I went through a period of time where I would top at least 50% of the golf shots that I was taking. It almost led to me quitting golf on numerous occasions. The initial cause of me topping the ball was I had modified my clubs to have a slightly longer shaft (I’m a tall guy), and I simply couldn’t get used to the change. I knew it was going to be better for me in the long term, but the hand-eye-coordination just wasn’t adjusting for the change.

The key here is that there are MANY causes for topping the golf ball. Some of them are equipment based (like my reason), but for the most part it comes down to technique, and making very minor adjustments to correct that connection with the golf ball.

As this is one of the key frustrating misses in golf, I thought it would be beneficial to break down some of the key causes, and how to fix them. Topping your shots can completely kill your score on the golf course, so it is important to be able to solve this as soon as possible – but often we don’t know what the cause is in order to solve it. Hopefully you will see one of the causes below and realise how you will improve your golf shot significantly!

Below are my top 5 causes for topping. Recognise any habits which you have?

  1. Trying to “Lift” or “Get Under” the ball
  2. Loss of Balance
  3. Gripping too tightly
  4. Lifting your body in the downswing
  5. Being too rigid

Trying to Lift or Get Under the Golf Ball

It is a misconception of many beginner golfers that in order to get the ball in the air, you have to ‘scoop’ or lift the ball up. In reality, a golf club is designed so that the loft of the club does all of the work here. Other than a driver, you shouldn’t really be trying to hit ‘up’ on the ball in order to get it in the air. Many beginner golfers suffer here, as they try to get the ball in the air this way, and end up hitting high on the golf ball…which ironically only leads to the ball not going very high in the air.

The solution here is to try and stop trying to hit up on the ball, or getting under it. The best way to practice this is without a ball at all. If you have an area of grass, or a golf matt available to you, then start practising some swings where you’re just brushing the ground (or bruising it). You don’t want to dig up any ground, and you don’t want to miss it completely. It can be helpful as well if you draw a line on the ground as a target – as this can show you whether you’re hitting behind, or in front of the target line.

The key here is building up your coordination between your movement and what your eyes are seeing. Often the tricky part with golf initially is setting up the club behind the ball, and after your back-swing, returning it back to the same spot. There are so many factors when you start moving the club that can cause it to go off-plane, or move higher or lower etc. So, grab a matt (or some grass you don’t mind damaging) and just keep practising that swing. Eventually, it will click, and the percentage of swings you take that just clip the ground will go through the roof.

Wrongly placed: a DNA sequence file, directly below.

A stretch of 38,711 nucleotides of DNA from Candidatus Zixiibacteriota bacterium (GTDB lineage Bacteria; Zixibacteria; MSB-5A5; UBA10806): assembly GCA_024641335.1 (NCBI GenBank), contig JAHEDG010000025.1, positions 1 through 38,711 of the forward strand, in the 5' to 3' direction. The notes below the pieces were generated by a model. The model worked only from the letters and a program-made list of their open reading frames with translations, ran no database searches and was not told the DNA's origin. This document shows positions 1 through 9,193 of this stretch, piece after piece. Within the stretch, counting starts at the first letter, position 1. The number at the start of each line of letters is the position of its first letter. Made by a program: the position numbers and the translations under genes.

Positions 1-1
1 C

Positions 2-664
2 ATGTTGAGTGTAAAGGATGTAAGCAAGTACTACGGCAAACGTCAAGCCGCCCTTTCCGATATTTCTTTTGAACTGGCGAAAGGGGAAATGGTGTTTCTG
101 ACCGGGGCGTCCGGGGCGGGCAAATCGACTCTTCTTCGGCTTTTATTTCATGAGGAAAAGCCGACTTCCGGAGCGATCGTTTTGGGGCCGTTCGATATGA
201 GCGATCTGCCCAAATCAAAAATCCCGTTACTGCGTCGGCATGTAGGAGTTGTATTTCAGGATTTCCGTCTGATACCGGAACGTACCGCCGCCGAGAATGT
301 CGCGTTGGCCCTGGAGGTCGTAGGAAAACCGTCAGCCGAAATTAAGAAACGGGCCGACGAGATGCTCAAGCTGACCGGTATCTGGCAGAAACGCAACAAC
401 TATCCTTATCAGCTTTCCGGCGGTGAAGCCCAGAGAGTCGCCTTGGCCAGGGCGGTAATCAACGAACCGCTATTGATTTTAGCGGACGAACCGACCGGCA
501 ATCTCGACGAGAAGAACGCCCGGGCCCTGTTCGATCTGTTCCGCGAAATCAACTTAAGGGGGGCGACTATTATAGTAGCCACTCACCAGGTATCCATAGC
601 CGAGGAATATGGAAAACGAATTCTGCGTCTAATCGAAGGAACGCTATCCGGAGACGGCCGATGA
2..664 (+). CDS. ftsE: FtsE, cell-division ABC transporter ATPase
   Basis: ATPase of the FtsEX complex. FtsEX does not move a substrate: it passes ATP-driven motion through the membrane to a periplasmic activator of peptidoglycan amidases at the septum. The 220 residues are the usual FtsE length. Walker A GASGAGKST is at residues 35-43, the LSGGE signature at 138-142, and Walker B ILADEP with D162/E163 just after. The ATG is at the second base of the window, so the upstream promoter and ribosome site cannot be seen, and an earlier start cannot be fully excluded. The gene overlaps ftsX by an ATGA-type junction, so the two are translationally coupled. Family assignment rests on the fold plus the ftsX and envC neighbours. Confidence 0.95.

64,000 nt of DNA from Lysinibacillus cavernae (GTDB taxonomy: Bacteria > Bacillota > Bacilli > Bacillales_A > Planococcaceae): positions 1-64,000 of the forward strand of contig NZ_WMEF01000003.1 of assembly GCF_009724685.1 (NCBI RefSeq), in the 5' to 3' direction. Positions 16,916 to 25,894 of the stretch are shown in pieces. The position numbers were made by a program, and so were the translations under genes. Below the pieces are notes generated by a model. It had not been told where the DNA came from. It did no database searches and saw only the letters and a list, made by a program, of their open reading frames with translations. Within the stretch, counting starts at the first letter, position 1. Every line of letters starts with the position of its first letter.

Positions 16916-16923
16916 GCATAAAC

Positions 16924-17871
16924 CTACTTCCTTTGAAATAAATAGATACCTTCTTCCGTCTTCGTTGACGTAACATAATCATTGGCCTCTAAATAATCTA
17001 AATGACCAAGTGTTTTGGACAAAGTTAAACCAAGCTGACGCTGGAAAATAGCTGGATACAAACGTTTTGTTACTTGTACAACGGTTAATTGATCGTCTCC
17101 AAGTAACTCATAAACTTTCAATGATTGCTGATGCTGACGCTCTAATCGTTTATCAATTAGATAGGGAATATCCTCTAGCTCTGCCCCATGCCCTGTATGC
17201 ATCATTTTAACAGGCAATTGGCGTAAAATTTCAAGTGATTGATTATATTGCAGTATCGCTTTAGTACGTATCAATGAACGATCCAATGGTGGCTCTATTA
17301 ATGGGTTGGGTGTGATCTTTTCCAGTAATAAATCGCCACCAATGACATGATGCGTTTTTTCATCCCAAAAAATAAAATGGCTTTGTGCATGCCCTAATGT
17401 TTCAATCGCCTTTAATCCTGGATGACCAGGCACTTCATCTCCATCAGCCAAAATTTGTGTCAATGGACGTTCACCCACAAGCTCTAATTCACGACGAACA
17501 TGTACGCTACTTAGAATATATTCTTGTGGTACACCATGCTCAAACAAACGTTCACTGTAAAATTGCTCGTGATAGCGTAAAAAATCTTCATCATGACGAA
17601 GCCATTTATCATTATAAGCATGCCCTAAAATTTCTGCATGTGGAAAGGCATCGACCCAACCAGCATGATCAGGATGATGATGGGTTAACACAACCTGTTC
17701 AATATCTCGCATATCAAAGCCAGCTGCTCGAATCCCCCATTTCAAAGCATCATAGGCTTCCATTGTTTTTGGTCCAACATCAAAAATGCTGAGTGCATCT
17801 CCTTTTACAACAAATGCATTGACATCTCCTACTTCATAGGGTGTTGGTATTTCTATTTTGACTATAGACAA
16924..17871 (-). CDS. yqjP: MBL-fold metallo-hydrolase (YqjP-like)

Loss of Balance

I was also quite guilty for this, and is actually the initial reason that we lengthened my irons to begin with. Due to my height, I was standing too close to the ball, which caused me to have to contort my body to actually hit it effectively. This often led to a loss of balance, which could cause some drastically erratic golf shots.

When standing up to the golf ball, I will generally try and keep my balance equally split 50/50 – Or I may occasionally put slightly more weight on my leading foot, as this helps with my rotation and follow through for the swing.

Tightly Gripping the Golf Club

When I first started playing golf – or for the first year at least – I would grip the golf club as hard as I could and just try and murder the ball. In my head it made sense that the harder you hit it, the further the ball will go. Technically, this is true. However, I’ve since found that generally the harder you try to hit the golf ball, often isn’t the hardest you hit it. Being smooth and relaxed in golf is the key.

Try and grip the club so that you’re not tensing your forearm muscle. You want your swing to be smooth and without restriction.

You may find that once you relax significantly, you actually end up adding distance to your shots. I found that I was going around 5 to 10 yards further once my shots became smoother and less forced.